What are we drinking?

IFP Editorial: Never in the history of mankind has any state been able to enforce prohibition in totality while on the other hand it only enriches black marketers and leads to spurious liquor finding its way in the backstreets.

ByIFP Bureau

Updated 2 Aug 2022, 6:34 pm

(Photo: IFP)
(Photo: IFP)

The debate over whether to continue with prohibition has once again surfaced, this time on the floor of Manipur Legislative Assembly itself with senior Congress MLA K Ranjit taking the lead.

While stressing that the impact of Prohibition Act in force is almost nil as locally distilled liquor and India Made Foreign Liquor (IMFL) are abundantly available in the state, he questioned whether the state is considering lifting prohibition. It was like a million dollar question.

Chief Minister N Biren Singh seems to be still considering the proposal for lifting prohibition which he could not achieve in his last term as chief minister. Despite stiff opposition from women prohibition groups and other CSOs, he tried in 2018 to bring in the Manipur Liquor Prohibition (Second Amendment) Bill, 2018.

The bill which proposes to enable manufacture of local alcoholic liquor strictly for sale outside the state was referred to a Select Committee chaired by the then Deputy CM YJoykumar Singh and after due deliberations the committee recommended it for passage in the assembly.

Sadly, as widespread protests continued the proposed bill lapsed and once again it was placed in the backburner.

Prohibition was enforced in the state by the RK Ranbir Singh government on April 1, 1991, following a total ban by the outlawed organisation People's Liberation Army (PLA). Yet, calls for lifting it have been going on ever since.

In 2002, the Congress government led by O Ibobi lifted prohibition in the five hill districts of Manipur.


The state Legislative Assembly passed the Manipur Liquor Prohibition (Amendment) Bill, 2002 on 31 July 2002 lifting prohibition in the districts of Chandel, Churachandpur, Senapati, Tamenglong and Ukhrul.

In 2015 again, the Ibobi government had mulled removing prohibition in the state, largely for economic reasons.

The government then had contended that alcohol could provide a steady source of revenue for Manipur, which has always been dependent on Central largesse.

The government also suggested that local Manipuri brews could be exported to other parts of the country. He, however, had to drop the idea in the wake of protests by various civil society groups.

The idea began to take shape once again after BJP’s N Biren Singh came to power. But the idea this time was not necessarily born out of the income it could generate for the state from exporting local liquor, but rather an unfortunate incident which happened on July 29, 2017 in which five people died after having consumed methanol-contaminated country liquor.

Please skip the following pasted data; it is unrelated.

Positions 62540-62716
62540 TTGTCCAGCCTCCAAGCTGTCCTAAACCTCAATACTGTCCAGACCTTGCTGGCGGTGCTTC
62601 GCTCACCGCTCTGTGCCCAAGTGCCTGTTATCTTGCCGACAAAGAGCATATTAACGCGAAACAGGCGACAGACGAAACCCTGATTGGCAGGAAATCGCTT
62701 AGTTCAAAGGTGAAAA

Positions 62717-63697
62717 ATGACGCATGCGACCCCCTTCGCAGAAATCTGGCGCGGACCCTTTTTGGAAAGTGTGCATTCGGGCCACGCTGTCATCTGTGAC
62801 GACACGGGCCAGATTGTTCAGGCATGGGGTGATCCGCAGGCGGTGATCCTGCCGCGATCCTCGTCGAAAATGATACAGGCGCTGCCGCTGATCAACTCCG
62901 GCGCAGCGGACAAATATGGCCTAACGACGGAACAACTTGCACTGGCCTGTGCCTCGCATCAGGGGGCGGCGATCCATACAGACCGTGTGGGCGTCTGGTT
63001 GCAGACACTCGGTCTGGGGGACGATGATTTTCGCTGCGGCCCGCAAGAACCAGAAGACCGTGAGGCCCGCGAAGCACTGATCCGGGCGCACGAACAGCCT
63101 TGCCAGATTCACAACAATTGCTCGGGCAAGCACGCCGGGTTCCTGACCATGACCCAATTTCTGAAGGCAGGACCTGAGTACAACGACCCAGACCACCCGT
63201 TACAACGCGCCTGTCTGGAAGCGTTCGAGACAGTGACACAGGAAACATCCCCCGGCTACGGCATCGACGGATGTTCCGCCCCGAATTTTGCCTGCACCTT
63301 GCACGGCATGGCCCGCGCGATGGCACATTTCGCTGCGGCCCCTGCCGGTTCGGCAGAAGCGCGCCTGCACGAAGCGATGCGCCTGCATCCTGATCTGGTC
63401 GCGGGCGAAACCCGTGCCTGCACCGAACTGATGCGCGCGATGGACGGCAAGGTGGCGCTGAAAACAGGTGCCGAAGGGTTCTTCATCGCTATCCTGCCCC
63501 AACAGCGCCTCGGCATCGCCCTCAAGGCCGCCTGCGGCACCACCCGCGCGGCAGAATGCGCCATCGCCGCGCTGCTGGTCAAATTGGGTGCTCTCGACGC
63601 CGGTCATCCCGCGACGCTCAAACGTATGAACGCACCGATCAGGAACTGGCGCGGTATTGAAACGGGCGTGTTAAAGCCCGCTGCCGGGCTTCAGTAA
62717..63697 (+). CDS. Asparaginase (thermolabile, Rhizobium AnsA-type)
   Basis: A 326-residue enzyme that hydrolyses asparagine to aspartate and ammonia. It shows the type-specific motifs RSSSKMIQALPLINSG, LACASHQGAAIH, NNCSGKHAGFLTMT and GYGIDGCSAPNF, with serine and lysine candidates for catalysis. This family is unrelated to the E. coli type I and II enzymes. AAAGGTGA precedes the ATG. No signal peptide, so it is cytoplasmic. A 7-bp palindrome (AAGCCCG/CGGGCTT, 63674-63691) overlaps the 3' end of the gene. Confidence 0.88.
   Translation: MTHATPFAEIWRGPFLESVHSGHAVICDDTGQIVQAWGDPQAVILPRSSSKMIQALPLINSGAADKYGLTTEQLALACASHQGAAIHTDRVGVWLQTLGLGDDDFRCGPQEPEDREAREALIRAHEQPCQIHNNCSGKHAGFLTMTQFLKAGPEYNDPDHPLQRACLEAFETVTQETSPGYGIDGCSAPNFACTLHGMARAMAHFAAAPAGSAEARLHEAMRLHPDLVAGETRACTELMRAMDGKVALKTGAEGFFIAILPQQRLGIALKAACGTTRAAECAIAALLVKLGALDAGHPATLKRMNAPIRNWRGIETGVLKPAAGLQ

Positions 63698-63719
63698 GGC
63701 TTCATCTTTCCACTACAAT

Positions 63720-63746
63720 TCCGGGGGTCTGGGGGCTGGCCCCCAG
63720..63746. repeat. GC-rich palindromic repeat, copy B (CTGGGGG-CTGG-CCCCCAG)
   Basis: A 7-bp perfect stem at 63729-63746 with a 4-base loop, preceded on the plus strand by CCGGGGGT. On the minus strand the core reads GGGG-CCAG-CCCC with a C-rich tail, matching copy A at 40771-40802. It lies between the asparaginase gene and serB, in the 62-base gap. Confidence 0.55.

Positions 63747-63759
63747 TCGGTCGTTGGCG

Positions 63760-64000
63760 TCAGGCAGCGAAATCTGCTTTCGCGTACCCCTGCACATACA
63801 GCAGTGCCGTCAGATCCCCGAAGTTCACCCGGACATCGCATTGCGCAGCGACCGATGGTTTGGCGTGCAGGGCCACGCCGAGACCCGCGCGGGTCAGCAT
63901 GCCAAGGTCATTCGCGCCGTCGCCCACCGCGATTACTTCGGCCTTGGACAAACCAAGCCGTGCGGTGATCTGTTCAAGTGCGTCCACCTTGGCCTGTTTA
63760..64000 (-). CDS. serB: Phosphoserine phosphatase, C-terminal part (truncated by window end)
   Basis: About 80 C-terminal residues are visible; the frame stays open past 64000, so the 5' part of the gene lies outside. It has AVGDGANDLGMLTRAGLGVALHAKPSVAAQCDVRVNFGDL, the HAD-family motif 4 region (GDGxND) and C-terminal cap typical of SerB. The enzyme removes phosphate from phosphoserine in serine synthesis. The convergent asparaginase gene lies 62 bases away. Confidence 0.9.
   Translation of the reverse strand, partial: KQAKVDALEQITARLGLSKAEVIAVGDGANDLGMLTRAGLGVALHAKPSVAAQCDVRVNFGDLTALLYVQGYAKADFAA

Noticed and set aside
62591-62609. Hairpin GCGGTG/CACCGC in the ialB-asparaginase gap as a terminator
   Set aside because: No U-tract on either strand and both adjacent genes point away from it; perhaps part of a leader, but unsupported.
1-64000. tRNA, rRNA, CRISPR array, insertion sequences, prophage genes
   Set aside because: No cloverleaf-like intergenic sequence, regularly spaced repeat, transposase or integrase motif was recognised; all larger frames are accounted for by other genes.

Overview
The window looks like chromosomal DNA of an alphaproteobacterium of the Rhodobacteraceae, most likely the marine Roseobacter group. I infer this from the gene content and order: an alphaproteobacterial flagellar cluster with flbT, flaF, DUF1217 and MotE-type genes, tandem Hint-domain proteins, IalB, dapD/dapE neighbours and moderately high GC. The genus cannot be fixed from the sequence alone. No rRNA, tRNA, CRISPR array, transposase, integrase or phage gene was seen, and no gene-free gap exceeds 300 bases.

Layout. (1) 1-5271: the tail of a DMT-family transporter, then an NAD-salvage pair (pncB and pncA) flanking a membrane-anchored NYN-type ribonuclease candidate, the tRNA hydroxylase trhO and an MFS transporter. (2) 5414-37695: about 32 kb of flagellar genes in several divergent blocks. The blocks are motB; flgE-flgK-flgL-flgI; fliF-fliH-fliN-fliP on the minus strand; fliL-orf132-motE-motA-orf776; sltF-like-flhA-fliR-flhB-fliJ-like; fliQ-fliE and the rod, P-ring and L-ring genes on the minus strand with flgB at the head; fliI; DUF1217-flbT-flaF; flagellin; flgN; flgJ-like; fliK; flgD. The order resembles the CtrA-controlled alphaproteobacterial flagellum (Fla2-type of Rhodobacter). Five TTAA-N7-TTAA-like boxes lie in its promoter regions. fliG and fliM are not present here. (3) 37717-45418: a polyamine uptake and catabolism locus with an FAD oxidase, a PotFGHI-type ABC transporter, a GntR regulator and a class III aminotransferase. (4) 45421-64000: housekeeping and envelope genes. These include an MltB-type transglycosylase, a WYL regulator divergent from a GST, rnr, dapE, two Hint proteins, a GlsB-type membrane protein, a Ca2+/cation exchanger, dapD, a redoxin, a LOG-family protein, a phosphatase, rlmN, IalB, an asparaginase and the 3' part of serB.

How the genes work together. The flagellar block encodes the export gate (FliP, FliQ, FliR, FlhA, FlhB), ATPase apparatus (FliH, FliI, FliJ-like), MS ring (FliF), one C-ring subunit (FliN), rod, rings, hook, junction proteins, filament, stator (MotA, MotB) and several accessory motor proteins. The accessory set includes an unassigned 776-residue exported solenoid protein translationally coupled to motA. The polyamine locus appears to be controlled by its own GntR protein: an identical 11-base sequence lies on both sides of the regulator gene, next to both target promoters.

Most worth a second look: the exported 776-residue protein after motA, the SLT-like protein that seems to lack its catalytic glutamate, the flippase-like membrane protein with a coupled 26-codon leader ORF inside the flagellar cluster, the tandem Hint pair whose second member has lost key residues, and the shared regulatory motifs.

It sparked off widespread protests against illegal distilleries and the failure of the government to enforce prohibition on totality while also stirring up an old debate about the reality of prohibition. This brings us to the basic question of what are Manipuris really drinking which goes by liquor either local or IMFL?

Rest assured, the state or society has never been able to actually stop the production and sale of alcohol both local brew and IMFL in the state or ban people from consuming it.


Never in the history of mankind has any state been able to enforce prohibition in totality while on the other hand it only enriches black marketers and leads to spurious liquor finding its way in the backstreets. One has heard enough of tragic deaths across the country after consuming spurious liquor.

The other serious problem is health related, where deaths from liver cirrhosis is mostly linked with consumption of adulterated liquor. Everyone knows that IMFL comes in drums at Khatkhati at the Assam-Nagaland border where it is bottled into different brands by using flavours and shipped to God knows where. It is happening on the Myanmar side also, from where high-end foreign brands come.

So, the solution seems to be legalisation of production of our local brews and exporting it like Feni from Goa to the rest of the world for extra revenue in the state coffers and of lifting the ban on IMFL also.

The local brew is known by many names, but “Kalei” seems to be a common denominator for almost all the local brews distilled here in the state.

Interesting to note here is the fact that a sort of geographical indication always goes with the choice brews like Sekmai, Phayeng and Andro etc. Each has its own distinct flavour and kicks. God forbid, bring it on.



First published:


liquorimflkaleiprohibition actlocal brew

IFP Bureau

IFP Bureau

IMPHAL, Manipur


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